The U.S. Federal Reserve decided Wednesday to hold its key interest rate unchanged at a range of zero to a quarter of one percent, while acknowledging recent progress in terms of growth and employment.
It adds the rate will be maintained until its goals of maximum employment and two percent inflation are reached over the longer term.
"With regard to interest rates, we continue to expect it will be appropriate to maintain the current zero to one quarter percent target range for the federal funds rate until labor market conditions have reached levels consistent with the committee's assessment of maximum employment, and inflation has risen to two percent and is on track to moderately exceed 2% for some time."
The Fed's policy-setting arm has held rates near zero since March last year, when the U.S. economy began to be severely impacted by the pandemic and related restrictions.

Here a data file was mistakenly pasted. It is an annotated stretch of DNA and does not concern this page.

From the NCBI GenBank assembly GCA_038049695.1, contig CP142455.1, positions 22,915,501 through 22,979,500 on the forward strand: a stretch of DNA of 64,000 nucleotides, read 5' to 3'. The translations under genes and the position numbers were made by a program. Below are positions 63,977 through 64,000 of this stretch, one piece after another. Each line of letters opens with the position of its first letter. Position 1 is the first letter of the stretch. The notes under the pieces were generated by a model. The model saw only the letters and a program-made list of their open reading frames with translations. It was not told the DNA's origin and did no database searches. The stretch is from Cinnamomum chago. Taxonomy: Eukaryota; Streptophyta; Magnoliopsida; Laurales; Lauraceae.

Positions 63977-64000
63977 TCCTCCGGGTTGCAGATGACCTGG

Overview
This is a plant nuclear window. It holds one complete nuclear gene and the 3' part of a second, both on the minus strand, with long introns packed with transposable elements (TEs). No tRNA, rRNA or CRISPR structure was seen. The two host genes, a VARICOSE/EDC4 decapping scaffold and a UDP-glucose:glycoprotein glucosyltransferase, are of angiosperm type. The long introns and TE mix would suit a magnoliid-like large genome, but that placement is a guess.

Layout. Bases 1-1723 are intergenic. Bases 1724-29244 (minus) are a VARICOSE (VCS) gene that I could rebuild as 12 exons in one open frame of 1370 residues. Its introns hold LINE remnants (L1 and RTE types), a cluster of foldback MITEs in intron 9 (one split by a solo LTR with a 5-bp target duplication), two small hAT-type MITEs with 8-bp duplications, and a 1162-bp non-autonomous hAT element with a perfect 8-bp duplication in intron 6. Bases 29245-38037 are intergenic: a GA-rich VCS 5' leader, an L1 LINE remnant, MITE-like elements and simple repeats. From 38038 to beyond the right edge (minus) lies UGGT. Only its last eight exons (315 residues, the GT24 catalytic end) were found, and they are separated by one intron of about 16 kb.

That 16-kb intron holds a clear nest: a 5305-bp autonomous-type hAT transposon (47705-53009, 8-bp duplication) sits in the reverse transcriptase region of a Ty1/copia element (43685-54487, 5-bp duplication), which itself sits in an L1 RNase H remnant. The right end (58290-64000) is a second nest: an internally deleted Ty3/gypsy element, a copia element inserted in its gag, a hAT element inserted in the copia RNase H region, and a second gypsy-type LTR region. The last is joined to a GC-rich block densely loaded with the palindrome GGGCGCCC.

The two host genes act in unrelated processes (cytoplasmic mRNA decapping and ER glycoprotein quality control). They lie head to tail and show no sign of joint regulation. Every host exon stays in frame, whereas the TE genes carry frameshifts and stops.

The Federal Reserve chief also explained that the Fed plans to stick to its monthly asset purchases.
"We will continue to increase our holdings of Treasury securities by at least $80 billion dollars per month, end of agency mortgage backed securities by at least $40 billion dollars per month until substantial further progress has been made toward our maximum employment and price stability goals."
Although the Fed has noted there has been progress on employment, Powell noted that the U.S. is still a long way from full employment.
Overall, however, he did hint that the pandemic's threat to the economy has diminished.
He said risks remain, as opposed to his statement last month that COVID-19 posed (quote) "considerable risks to the economic outlook."
Kim Hyo-sun, Arirang News.